Longtime children’s book editor Arthur A. Levine (the guy who helped to discover “Harry Potter”!) is out with a new Hanukkah book: “The Hanukkah Magic of Nate Gadol” is about a hero who can make anything last as long as necessary (from oil that needs to stretch for eight nights to enough chocolate to feed a family). In the book, Nate helps the Glasers and the O’Malley neighbors scrape up some much-needed holiday cheer (with help from a certain Christmas folk hero). It’s a warmly illustrated interfaith tale.
Levine, based in Montclair, New Jersey, chatted about the book and what it was like to be a Jewish kid at the holidays when everyone else seemed to celebrate Christmas.
I was really struck by your point about feeling overlooked during Hanukkah, with the abundance of Christmas mythology but nothing for Jewish kids. Can you illustrate what growing up was like at the holidays? Were you surrounded by kids who celebrated Christmas? What did you do on Dec. 25?
I grew up in a town that was predominantly Irish or Italian Catholic. There were a smattering of folks who weren’t Christian, but during that time of the year, everyone was presumed to be Christian. People wished you “Merry Christmas” on the street. There were beautiful lights and trees in almost all the windows. And, most of all, commercially everything was aimed at Christians. All the advertisements. All the songs on the radio and playing in the stores. All the decorations everywhere. All the Christmas specials and stories. This was a time when “special” shows were only shown on the networks once a year: “Rudolph the Red-Nosed Reindeer,” “Frosty the Snowman,” “How the Grinch Stole Christmas.” Sometimes I went with friends to midnight mass and got to enjoy the beautiful music. Sometimes my family would have what we called “Jewish Christmas”—Chinese food and a movie!
How did you celebrate Hanukkah as a kid? Favorite memory, present, tradition?
I lived a block from my mother’s sister, and my mother’s brother; our families celebrated all the Jewish holidays, rotating which nuclear family would host. There were latkes, candle-lighting, games of dreidel and, best of all, a moment when the kids would get to open their presents. I especially remember—I must have been 5 or 6—getting a giant stuffed animal snake. I remember it wrapped up in a snakelike shape but having no idea what it could be, and the delight of what it was. I remember my grandfather singing “Ha’neirot Ha’lalu” in his beautiful, tremulous tenor. He made everything sound sad, somehow, even the happy songs, but they were still a pleasure to listen to.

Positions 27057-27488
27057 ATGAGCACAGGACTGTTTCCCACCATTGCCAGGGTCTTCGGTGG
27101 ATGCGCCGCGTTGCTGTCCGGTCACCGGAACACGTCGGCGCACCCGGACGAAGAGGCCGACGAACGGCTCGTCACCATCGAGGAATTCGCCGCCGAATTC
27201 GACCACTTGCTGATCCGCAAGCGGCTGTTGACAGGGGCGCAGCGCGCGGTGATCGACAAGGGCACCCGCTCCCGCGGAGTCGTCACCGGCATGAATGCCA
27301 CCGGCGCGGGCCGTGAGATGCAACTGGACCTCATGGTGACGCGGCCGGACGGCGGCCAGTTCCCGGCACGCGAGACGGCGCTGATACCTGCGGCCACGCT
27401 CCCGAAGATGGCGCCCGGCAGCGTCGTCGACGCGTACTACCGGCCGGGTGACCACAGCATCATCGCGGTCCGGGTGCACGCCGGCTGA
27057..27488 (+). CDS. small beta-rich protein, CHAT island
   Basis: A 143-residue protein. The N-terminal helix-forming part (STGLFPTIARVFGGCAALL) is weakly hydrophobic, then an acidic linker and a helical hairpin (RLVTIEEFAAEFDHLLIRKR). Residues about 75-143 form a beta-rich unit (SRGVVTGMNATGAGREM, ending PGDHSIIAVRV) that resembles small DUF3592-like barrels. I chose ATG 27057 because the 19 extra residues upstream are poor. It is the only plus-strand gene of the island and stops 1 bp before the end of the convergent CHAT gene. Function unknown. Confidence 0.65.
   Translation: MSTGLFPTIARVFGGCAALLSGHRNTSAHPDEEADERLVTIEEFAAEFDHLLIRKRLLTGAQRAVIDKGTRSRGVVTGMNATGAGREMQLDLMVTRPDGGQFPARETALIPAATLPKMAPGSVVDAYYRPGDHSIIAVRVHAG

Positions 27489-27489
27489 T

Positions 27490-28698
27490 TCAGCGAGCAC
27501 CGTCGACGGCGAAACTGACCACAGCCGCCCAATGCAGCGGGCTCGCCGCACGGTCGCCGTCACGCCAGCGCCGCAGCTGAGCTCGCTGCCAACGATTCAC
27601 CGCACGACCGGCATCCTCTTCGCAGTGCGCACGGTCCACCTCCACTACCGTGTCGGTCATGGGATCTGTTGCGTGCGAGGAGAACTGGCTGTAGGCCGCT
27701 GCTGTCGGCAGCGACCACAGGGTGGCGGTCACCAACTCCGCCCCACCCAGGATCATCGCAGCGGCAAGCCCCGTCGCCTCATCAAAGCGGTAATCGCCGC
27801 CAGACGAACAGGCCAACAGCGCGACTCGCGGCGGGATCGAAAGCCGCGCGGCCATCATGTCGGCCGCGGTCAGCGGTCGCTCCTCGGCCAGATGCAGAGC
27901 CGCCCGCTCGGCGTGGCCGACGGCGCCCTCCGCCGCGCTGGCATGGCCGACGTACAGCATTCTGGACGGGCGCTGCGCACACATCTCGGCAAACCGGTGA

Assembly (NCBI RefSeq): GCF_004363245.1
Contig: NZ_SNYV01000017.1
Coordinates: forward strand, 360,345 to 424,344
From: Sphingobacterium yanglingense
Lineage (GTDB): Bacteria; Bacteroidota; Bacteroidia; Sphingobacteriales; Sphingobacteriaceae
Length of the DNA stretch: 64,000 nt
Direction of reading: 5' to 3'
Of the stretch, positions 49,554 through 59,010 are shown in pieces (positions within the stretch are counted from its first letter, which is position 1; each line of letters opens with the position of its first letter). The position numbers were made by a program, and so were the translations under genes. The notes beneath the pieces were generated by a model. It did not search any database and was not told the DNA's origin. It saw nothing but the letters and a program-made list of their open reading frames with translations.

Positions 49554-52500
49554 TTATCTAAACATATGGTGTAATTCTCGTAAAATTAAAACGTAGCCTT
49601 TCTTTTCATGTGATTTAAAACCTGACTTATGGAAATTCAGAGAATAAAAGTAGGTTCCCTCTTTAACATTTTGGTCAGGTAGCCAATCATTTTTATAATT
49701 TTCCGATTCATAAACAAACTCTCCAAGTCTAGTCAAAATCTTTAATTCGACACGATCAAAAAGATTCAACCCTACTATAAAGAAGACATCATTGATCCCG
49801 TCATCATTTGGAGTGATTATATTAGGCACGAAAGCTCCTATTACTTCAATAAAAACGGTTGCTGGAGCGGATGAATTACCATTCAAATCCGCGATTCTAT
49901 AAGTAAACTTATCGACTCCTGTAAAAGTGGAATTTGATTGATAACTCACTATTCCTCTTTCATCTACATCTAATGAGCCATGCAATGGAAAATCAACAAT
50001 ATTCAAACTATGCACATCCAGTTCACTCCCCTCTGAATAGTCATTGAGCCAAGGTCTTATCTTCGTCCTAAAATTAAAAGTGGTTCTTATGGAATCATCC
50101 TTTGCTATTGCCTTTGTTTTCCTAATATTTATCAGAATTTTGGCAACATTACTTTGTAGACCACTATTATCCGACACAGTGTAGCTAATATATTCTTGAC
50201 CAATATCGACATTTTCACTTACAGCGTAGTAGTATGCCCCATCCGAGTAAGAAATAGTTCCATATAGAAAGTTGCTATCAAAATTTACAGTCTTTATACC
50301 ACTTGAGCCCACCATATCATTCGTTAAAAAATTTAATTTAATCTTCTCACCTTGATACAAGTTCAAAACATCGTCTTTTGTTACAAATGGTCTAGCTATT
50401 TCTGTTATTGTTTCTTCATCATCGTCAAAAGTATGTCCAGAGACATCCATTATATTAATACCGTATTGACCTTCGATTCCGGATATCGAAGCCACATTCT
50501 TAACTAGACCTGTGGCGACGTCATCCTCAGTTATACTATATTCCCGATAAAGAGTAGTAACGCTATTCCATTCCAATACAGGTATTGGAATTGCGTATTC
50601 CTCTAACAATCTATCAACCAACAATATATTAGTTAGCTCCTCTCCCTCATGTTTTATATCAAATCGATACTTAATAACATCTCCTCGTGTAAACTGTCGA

How do you celebrate now, with your own family?
We celebrate Hanukkah in much the same way and with much the same people! My cousins Eric and Gail, who live in Manhattan, have taken over the hosting duties, so we all cram into their apartment. There’s a kind of smorgasbord out for people to take from as they come and go in waves, the constants being, of course, latkes, applesauce, sour cream and sufganiyot. When I’m hosting at my house, I sometimes try to make the Italian version, frittelle di Hanukkah (Hanukkah fritters), for my Italian side. Dreidel games are still played. At some point, we light the candles and Eric passes out sheet music, so we all can sing the Hanukkah songs. Often we attempt “Ha’neirot Ha’lalu” to honor Grandpa Myron, and it’s a musical disaster. The present-giving is kind of an informal, rolling activity, rather than the great stampede I remember, but it’s still fun!
What do you hope kids and families get out of this book that they can’t find elsewhere?
I hope they find a number of things: I hope they enjoy Nate Gadol as a folk hero, a Jewish folk hero, who is as much fun to read about and imagine as the characters Christian kids have long enjoyed. I hope it gives a fun answer to the question, “Why do Jews give presents on Hanukkah?” And, even though it’s a fantasy, I hope it gives them a look at a very interesting and creative time for Jews in America.
Why might this resonate more this year, during COVID-19, a time when families might not gather, or might be more bound to traditions?
Well, of course, sadly, I think I won’t, for the first time in my 50-plus years, be able to get together with my mother’s side of the family as we always have done. So, it will be up to my husband, my son and me to make a bridge celebration until we all can be together again. I would not be surprised at all if Nate Gadol helps me find my memories and makes them last all the way through a complete rendition of “Ha’neirot Ha’lalu.” I think this when we all need whatever hope, optimism and belief we have to last a miraculously long time.
How did you get such a cool job?
I was a creative writing major in college and intended to be a poet. Then I realized I would have to pay rent. So, I thought, while I send my poems to magazines, I’ll get a job in publishing; why not? I like books. Especially children’s books. I started at G.P. Putnam’s Sons in 1984, where I eventually became editor-in-chief. While there, I edited two picture books that won the Caldecott Medal—”Mirette on the High Wire” by Emily Arnold McCully and “Officer Buckle and Gloria” by Peggy Rathmann. My first book as an author was “All the Lights in the Night,” illustrated by James Ransome, which won a Sydney Taylor Book Award. I have also been a senior editor at Dial, editor-in-chief at Knopf and, for 23 years, head of an eponymous imprint at Scholastic. In March 2019, I founded the independent publisher Levine Querido.
I’m working on a picture book about Sukkot.